- "If Amazon wants to do meal kits, Amazon will do meal kits," Mark Bittman, who's served as a consultant to activist investor Jana Partners on Whole Foods, tells CNBC.
- Aside from traditional grocers, like Kroger, being threatened by an Amazon-Whole Foods buy, meal-kit provider Blue Apron faces stiffer competition as it prepares for its initial public offering.
Nobody can deny there has been a major shake-up in the food industry lately, and it all seems to tie back to one company:
Aside from traditional grocers, such as Kroger, being threatened by an Amazon-Whole Foods buy, meal-kit provider Blue Apron is also facing stiffer competition as it prepares for its initial public offering, Mark Bittman, who's served as a consultant to activist investor Jana Partners on Whole Foods, told CNBC on Tuesday morning.
"Blue Apron may well continue with its IPO," Bittman said on "Squawk Box." "But if Amazon wants to do meal kits, Amazon will do meal kits."
Blue Apron's IPO would value the company at about $3 billion, according to a regulatory filing released on Monday.
Meanwhile, Amazon has tested both food delivery, through AmazonFresh, and meal kits, which deliver fresh ingredients and recipes to subscribers. Though AmazonFresh is more advanced than Amazon's meal kit programs, both remain limited to certain metropolitan areas.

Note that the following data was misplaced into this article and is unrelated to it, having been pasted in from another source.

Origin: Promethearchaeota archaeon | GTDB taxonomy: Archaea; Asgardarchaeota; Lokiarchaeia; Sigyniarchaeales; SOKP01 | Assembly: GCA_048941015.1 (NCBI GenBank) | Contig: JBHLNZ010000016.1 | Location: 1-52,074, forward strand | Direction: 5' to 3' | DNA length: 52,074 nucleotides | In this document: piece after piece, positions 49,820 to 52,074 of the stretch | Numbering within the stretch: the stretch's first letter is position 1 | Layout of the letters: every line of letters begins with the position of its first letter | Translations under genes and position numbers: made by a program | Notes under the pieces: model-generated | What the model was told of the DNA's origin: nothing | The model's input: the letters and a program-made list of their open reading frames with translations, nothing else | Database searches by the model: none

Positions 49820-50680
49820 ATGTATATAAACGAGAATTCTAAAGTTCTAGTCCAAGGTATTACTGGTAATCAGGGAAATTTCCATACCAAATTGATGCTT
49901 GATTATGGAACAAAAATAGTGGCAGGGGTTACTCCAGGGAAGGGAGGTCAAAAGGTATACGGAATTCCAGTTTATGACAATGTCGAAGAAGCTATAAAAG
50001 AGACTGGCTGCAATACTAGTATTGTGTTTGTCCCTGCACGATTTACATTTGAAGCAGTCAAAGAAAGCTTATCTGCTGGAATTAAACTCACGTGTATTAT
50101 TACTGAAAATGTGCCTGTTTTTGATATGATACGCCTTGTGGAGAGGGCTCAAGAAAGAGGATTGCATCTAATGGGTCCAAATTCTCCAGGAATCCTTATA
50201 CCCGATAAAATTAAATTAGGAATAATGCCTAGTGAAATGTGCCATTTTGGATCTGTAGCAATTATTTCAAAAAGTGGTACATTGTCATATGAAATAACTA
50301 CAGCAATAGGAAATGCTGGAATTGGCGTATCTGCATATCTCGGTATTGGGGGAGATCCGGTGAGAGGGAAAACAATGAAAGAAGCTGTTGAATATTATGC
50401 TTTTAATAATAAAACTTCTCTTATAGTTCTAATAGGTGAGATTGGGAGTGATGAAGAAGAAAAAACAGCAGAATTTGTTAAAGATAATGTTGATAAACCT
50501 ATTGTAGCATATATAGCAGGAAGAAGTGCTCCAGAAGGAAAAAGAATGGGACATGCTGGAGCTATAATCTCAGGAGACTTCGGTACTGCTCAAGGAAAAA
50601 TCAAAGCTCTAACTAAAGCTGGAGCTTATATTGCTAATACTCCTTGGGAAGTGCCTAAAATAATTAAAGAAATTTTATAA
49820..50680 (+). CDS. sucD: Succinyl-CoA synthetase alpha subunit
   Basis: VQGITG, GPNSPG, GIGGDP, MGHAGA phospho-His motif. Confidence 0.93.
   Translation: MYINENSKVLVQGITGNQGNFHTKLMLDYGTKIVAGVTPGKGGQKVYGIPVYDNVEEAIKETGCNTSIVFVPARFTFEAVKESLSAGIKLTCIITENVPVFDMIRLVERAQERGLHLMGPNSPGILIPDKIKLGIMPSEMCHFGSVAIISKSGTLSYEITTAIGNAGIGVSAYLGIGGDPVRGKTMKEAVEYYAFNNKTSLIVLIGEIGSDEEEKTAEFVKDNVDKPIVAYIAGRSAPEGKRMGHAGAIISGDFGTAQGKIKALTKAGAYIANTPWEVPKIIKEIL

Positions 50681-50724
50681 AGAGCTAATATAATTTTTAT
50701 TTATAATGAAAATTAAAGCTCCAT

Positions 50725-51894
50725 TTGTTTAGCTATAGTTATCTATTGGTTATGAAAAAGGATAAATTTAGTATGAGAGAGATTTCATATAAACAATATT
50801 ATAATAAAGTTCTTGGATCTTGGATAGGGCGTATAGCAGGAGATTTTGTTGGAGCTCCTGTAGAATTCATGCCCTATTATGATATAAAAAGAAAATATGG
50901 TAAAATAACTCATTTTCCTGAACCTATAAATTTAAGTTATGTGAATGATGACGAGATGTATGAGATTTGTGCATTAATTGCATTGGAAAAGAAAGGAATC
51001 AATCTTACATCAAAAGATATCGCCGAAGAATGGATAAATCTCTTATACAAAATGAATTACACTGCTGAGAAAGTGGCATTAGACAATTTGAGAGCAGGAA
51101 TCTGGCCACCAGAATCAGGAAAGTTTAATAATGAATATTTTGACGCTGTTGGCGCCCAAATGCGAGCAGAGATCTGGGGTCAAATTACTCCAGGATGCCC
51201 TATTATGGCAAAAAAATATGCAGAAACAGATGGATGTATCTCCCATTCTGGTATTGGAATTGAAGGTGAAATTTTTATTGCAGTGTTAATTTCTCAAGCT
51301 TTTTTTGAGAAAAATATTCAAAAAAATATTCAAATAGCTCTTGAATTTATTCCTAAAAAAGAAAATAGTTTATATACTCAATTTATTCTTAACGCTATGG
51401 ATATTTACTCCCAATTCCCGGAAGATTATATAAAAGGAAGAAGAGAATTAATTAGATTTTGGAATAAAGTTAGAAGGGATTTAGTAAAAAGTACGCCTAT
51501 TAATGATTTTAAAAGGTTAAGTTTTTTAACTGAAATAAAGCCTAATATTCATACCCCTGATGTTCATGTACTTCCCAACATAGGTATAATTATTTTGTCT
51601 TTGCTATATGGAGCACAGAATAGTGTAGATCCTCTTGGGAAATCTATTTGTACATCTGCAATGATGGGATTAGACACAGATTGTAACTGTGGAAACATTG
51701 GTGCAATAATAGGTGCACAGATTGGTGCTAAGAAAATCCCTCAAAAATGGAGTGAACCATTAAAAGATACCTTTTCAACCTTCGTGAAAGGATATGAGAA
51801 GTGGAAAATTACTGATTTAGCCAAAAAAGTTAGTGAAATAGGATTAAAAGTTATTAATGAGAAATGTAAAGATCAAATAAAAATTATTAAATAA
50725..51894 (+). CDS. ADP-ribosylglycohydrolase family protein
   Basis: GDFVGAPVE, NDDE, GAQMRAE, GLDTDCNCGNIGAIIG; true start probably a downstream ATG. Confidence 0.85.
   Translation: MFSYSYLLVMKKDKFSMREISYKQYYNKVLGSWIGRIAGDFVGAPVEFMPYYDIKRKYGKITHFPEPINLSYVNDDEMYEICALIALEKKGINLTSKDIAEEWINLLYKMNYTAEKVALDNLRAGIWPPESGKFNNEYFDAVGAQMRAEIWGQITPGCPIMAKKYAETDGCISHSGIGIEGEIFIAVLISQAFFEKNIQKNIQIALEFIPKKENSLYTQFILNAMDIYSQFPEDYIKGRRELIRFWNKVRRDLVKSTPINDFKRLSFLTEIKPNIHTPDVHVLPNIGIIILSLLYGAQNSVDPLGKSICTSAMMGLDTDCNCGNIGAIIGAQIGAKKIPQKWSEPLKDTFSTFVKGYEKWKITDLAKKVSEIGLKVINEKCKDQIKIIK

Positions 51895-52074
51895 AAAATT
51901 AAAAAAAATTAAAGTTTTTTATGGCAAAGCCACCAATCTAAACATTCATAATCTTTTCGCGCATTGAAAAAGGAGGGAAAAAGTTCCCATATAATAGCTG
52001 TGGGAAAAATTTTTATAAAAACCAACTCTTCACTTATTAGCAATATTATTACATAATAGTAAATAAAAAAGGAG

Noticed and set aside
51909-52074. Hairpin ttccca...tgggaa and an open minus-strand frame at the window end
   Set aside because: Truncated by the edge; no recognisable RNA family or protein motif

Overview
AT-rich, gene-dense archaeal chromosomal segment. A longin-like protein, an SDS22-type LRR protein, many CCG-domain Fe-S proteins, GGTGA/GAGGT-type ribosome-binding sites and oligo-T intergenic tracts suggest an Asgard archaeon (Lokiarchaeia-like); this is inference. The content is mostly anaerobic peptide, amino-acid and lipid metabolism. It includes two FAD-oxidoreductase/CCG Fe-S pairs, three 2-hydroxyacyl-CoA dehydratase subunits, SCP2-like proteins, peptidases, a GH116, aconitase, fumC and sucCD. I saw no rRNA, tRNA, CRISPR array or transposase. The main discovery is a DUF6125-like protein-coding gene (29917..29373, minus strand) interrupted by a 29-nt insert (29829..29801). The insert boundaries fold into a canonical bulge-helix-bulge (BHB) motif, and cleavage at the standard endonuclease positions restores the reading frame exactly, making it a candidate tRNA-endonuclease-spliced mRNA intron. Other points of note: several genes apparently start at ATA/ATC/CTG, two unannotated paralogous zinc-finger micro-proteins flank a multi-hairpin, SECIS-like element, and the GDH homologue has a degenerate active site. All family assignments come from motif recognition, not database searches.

Amazon first experimented with AmazonFresh in 2007.
"Amazon will sell anybody anything they want to buy," Bittman went on. "Amazon is in the business to sell everything."
Bittman says he's happier with the idea of Amazon buying Whole Foods Market than he would be with a Wal-Mart deal because he believes in CEO Jeff Bezos' potential to turn the struggling grocer around.
"Bezos has shown he's not afraid to take risks," Bittman told CNBC. But the analyst added that he wouldn't "pretend for a second" to know what management is thinking over at Amazon right now, regarding how the partnership with Whole Foods will pan out in the future.
Food touches everyone's lives every day, said Bittman, who's also a food author. And it touches on business, too, hence the increasing interest by Wall Street to snag a share of the market.
There are many ways Amazon could still tackle selling customers food and grocery items, and Bezos' efforts to grow in this space have been evident since the launch of AmazonFresh, Bittman said.
On Tuesday, Amazon had more news to share with the world, proving the company really is interested in the business of everything. It announced plans to roll out a subscription-based fashion service, called Prime Wardrobe.
— Reuters contributed to this reporting.